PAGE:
Figure 4B shows the characteristic Jomon people’s crown size (small premolars and large first molars), and the ratio of first molar size (M1) to premolar + second molar size (P1+P2+M2). In the figure, the average size of Jomon period individuals appears smaller compared to that of the Yayoi period. Notably, individuals No. 4 and No. 15 from Iyai exhibit even smaller values. This indicates that their crown size is distinguished by relatively smaller premolars and larger first molars.

Fig.1.Iyai No.1、No.8、No.10 crania(scale = 10cm)
Fig.2.Iyai No.1 female long bones (scale = 10cm)
Fig.3.Iyai human skeletal bones Nos. 4~15
Fig.4.Cephalic indexes and proportional tooth crown sizes

Health Status

 Health indicators were primarily observed on the teeth (Table 1). Cavities (caries) were detected in 11 out of 157 teeth, accounting for a frequency of 7%. Oral health indicators, such as linear enamel hypoplasia (LEH), were identified in 4 individuals (Figure 5). Moreover, dental calculus accumulation was observed in two individuals. Notably, the mandible of No. 8, a young adult female, displayed signs of a severely slanted bite, abnormal saddle-shaped wear, root abscess linked to pulp exposure, and antemortem tooth loss (AMTL). Additionally, there were typical indications of temporomandibular arthropathy, reflected in the deformation of the temporomandibular joint. Furthermore, Nos. 1 and 12 exhibited enamel chipping and concave dentin on the crowns of their teeth, a condition known as cupped teeth (Fig. 7).

Fig.5.No.4(subadult)occlusal wear is slight、enamel hypoplasia visible on mandibular teeth
Fig.7.No.1(adult female)chipping to enamel(arrow)and concave (cup-shaped) dentin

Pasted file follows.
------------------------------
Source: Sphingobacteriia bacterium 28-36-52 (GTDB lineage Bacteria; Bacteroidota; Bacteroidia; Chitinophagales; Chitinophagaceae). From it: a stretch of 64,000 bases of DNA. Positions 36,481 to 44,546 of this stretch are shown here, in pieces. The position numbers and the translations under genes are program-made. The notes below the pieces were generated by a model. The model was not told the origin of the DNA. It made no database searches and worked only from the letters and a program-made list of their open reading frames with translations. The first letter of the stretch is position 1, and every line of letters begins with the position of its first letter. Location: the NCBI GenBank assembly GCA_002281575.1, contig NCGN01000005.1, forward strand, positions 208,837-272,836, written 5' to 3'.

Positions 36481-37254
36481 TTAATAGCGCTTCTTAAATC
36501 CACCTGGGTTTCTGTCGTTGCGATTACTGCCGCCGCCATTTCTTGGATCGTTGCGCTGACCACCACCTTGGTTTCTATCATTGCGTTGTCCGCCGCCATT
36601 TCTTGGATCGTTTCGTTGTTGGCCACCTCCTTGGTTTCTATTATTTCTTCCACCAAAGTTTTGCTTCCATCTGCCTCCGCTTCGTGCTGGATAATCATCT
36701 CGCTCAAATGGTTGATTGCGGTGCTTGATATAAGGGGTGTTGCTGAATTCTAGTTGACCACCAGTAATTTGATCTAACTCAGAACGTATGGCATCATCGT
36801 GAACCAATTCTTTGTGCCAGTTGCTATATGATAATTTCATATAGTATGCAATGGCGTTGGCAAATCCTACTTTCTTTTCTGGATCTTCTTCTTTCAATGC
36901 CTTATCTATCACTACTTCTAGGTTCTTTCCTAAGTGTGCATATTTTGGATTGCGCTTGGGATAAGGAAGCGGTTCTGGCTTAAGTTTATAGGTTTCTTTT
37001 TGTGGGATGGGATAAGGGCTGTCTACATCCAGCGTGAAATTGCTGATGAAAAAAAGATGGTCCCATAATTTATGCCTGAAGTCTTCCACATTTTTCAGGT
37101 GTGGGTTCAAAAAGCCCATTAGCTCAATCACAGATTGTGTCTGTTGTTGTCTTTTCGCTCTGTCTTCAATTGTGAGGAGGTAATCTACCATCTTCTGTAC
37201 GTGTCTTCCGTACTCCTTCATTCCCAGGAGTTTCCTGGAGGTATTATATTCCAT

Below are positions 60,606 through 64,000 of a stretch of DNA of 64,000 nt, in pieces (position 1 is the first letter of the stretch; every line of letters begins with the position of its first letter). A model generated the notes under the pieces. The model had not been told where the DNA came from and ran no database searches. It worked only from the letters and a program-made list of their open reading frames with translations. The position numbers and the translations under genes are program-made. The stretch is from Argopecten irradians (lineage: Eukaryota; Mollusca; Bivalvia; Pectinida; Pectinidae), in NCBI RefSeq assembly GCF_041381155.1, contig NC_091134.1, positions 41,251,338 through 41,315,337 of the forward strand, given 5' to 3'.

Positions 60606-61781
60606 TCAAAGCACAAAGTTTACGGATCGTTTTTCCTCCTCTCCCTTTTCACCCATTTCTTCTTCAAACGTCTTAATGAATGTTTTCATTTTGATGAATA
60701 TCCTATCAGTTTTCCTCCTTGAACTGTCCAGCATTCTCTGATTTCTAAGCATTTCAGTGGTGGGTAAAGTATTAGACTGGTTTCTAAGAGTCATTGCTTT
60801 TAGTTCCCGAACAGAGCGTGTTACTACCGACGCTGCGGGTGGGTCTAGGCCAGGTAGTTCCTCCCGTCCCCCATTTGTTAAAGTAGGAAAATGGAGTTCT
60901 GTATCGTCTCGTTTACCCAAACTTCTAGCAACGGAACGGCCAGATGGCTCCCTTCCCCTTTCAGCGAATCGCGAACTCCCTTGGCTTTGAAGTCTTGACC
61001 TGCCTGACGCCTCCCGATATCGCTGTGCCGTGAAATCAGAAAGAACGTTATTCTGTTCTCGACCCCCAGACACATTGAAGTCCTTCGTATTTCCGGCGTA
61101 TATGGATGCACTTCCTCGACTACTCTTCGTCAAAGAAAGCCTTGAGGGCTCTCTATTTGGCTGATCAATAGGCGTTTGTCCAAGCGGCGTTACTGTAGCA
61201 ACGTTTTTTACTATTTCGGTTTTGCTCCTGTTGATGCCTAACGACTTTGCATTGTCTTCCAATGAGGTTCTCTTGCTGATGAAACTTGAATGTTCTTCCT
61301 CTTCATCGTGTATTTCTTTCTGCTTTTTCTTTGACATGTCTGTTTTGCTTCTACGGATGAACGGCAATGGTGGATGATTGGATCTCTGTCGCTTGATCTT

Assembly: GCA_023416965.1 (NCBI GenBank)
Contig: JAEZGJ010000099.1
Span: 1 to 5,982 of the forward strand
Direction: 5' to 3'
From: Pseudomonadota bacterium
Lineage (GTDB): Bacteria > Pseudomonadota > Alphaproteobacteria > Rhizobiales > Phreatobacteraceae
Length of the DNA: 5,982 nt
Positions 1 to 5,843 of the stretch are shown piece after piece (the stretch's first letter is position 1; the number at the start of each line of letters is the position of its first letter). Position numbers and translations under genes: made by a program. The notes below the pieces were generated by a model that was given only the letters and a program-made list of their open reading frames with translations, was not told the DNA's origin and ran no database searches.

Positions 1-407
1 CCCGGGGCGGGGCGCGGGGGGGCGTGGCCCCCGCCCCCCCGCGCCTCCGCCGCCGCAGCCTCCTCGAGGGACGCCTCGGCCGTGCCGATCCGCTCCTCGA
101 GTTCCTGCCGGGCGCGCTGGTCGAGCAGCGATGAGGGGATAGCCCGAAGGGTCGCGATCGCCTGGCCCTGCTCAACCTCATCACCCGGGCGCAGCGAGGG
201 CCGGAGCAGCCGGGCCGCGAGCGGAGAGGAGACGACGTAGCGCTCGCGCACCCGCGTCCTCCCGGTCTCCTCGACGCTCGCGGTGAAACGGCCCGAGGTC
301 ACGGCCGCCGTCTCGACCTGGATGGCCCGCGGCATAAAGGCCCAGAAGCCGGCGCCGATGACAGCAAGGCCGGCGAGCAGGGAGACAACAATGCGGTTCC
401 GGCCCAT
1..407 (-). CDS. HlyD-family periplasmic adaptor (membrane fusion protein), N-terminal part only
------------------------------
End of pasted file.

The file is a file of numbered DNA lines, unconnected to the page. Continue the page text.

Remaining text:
Fig.6.Iyai No.8(young adult female)remaining teeth on top and bottom jaws, L. TMJ deformity

 The morphological traits observed in individuals from the Initial Jomon period are believed to be intricately linked to their occupation and living conditions. For example, the distinct high occlusal wear, surpassing what might be expected for their age, could potentially be attributed to various factors. These include the high silica content in their food, accelerating occlusal wear, as well as their dietary habits, cooking methods, and food preparation techniques. Two distinct types of occlusal wear were identified among the individuals: those displaying pronounced horizontal occlusal wear (e.g., No. 1 and No. 12) and others exhibiting severely slanted or irregular occlusal wear (e.g., No. 8). The former group showcased crown chipping and cup-shaped abrasions, implying their diet contained substances damaging to enamel, resulting in increased dental occlusion. In contrast, the abnormal tooth wear and antemortem tooth loss observed in No. 8 likely resulted from activities such as tanning and stringing, where teeth were utilized as tools. The intense oblique bite wear might have exposed the dental pulp, causing root abscesses. Moreover, the imbalanced pressure on the left and right jaw joints could have led to temporomandibular joint arthritis. The presence of enamel hypoplasia in four individuals, including a subadult, suggests a malnourished childhood that hindered proper enamel growth. These insights shed light on the individuals’ lifestyles and activities, offering valuable clues about their dietary practices, tool utilization, and early-life health challenges during the Initial Jomon period.

Osamu Kondo